FROM THIS EPISODE
Today Russian President Vladimir Putin announced that Russia had helped broker a ceasefire agreement between the Syrian regime and some opposition rebels in the long-running civil war. Russia and Turkey will oversee the ceasefire, which is due to take place across most of Syria starting at midnight tonight. Borzou Daragahi, Middle East correspondent for Buzzfeed, says Russia's involvement is increasing its influence in the region.
We are fast becoming a nation of freelancers, temps and on-call hired help. In 2015 nearly 16% of workers had freelance jobs, a 10% jump from a decade ago. In fact, all of the net employment growth between 2005 and 2015 came from what's now referred to as the sharing or gig economy. Nearly a third of American workers have some kind of non-traditional gig, and by 2025 freelancers could make up half the workforce. This seismic shift away from 9-to-5 employment offers freedom and flexibility, but it comes with a steep price: few benefits, low wages, and little protection for the older workers who are increasingly drawn to the hustle. As the gig economy grows, will labor policy and protections keep up? We talk about the winners and losers in a world where more people are their own boss.
Karen Foshay, KCRW (@karenfoshay)
Arun Sundararajan, New York University (@digitalarun)
Andrew Keen, tech-industry commentator (@ajkeen)
Jared Meyer, Foundation for Government Accountability (@JaredMeyer10)
Krueger on the rise and nature of alternative work in the US, 1995-2015
Foshay on the future of work
Keen's 'The Internet Is Not the Answer'
Meyer on Clinton, the Democrats and the gig economy
Meyer's 'Uber-Positive: Why Americans Love the Sharing Economy'
Facebook CEO Mark Zuckerberg is a very public fanboy of China. His wife is Chinese American, he's traveled to the country many times, made friends with high placed Chinese leaders, and even learned Mandarin. His company, however, has been much quieter about its plans to get into the Chinese market, where it's been blocked by the government since 2009. Now Facebook has reportedly developed a new kind of censoring software which would prevent posts from appearing in some user's news feeds. That could clear the path to China, but at what cost to free speech?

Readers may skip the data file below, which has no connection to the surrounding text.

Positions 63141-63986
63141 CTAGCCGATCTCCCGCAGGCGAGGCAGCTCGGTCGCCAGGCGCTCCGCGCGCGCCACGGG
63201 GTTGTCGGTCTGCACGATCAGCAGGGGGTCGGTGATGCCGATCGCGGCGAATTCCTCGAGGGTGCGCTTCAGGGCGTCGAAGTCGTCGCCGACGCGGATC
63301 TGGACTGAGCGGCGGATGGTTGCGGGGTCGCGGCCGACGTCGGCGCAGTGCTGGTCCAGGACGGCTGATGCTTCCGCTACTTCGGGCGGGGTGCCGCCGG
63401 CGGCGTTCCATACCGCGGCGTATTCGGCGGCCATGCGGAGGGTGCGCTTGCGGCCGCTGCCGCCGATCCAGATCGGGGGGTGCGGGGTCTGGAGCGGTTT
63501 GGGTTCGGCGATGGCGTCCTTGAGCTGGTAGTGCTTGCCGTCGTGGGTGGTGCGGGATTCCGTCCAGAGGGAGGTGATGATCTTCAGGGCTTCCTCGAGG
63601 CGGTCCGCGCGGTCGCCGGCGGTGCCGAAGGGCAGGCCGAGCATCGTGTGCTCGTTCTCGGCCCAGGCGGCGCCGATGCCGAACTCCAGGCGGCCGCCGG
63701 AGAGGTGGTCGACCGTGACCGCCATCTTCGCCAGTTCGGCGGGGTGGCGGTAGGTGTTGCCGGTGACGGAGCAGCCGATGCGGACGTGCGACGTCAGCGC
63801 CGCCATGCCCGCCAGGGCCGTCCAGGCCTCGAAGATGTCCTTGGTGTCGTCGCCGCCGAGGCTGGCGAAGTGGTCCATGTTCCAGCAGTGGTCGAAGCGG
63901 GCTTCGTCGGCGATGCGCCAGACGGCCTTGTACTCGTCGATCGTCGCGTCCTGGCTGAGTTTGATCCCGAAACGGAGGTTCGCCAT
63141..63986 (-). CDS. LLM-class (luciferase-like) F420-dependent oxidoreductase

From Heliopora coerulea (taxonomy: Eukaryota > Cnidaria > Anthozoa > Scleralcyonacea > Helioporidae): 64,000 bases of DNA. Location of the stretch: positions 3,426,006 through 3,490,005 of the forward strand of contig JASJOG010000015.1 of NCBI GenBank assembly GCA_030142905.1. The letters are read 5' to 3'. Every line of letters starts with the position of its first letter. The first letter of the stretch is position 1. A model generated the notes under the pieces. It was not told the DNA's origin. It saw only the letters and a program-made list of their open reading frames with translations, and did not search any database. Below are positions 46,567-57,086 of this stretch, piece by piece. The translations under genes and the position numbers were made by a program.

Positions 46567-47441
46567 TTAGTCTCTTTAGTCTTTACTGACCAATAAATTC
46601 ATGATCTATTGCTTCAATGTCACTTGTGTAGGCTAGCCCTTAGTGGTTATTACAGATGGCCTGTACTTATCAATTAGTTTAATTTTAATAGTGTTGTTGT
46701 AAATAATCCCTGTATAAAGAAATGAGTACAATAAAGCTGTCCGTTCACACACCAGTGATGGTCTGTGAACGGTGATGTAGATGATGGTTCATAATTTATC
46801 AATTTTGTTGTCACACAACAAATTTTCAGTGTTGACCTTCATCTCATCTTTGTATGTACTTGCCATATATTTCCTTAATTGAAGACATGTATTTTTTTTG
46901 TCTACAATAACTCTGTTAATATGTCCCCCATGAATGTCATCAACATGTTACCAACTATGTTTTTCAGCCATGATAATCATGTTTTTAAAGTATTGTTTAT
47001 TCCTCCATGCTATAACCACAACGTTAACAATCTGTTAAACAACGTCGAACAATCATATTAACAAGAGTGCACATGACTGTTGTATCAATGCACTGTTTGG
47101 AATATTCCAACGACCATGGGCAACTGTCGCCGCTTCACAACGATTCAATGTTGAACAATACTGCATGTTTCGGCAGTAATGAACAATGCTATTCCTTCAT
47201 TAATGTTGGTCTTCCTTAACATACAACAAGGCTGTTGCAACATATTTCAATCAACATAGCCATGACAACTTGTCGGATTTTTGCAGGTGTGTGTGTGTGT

Kara Alaimo says even a censored Facebook might be better for free speech than no Facebook at all. A professor at Hofstra University, she's author of Pitch, Tweet, or Engage on the Street: How to Practice Global Public Relations and Strategic Communication.
More From To the Point
Special: ‘Trump Baby’ flies over Big Ben… President Trump flies to Europe this week for meetings with NATO, the Queen and Russia’s President Putin. But the president won’t be the only Trump flying when he lands in the UK. An enormous, orange “Trump baby” balloon, complete with a diaper and cell phone is set to float just above the streets of London, for all to see. What else do British protestors have in store?
On the road to SCOTUS: Politics trumps the law Conservative Judge Brett Kavanaugh’s Senate confirmation looks highly likely, but crucial issues won’t go away. The Supreme Court may see cases involving abortion, health care and the limits of presidential power. Can Democrats use upcoming hearings to dramatize what’s at stake--before November’s elections?
Politics and ‘incivility’ One Democrat wants Trump aides confronted in public over separating immigrant families. But her party’s leaders call that “incivility.” The question is: does moderation accomplish real change -- or is it a smokescreen for the status quo? When it comes to achieving racial equality, what’s worked and what hasn’t?
Family migration and the politics of incivility Separating immigrant families at the border may be something new, but the US has never extended the “Good Neighbor Policy” to Central America. Clinton and Bush discouraged newcomers, and Obama was called, “Deporter in Chief.” We’ll provide context ignored in mainstream media coverage.
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